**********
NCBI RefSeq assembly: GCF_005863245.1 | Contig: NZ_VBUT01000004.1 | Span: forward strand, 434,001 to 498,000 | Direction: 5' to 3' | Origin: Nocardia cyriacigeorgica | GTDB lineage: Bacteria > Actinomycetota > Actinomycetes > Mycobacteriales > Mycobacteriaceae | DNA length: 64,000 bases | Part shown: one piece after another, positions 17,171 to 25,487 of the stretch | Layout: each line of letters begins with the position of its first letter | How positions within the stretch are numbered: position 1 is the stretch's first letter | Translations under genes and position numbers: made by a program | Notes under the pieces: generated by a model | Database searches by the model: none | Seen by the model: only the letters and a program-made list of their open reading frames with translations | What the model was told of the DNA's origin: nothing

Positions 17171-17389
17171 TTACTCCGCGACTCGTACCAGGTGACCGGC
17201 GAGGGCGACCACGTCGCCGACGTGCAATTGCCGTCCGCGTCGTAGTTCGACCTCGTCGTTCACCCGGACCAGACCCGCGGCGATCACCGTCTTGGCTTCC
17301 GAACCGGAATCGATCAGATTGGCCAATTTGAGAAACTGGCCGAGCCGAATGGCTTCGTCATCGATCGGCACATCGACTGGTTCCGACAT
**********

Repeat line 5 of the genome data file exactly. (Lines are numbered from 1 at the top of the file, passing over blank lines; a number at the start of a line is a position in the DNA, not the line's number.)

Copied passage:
17301 GAACCGGAATCGATCAGATTGGCCAATTTGAGAAACTGGCCGAGCCGAATGGCTTCGTCATCGATCGGCACATCGACTGGTTCCGACAT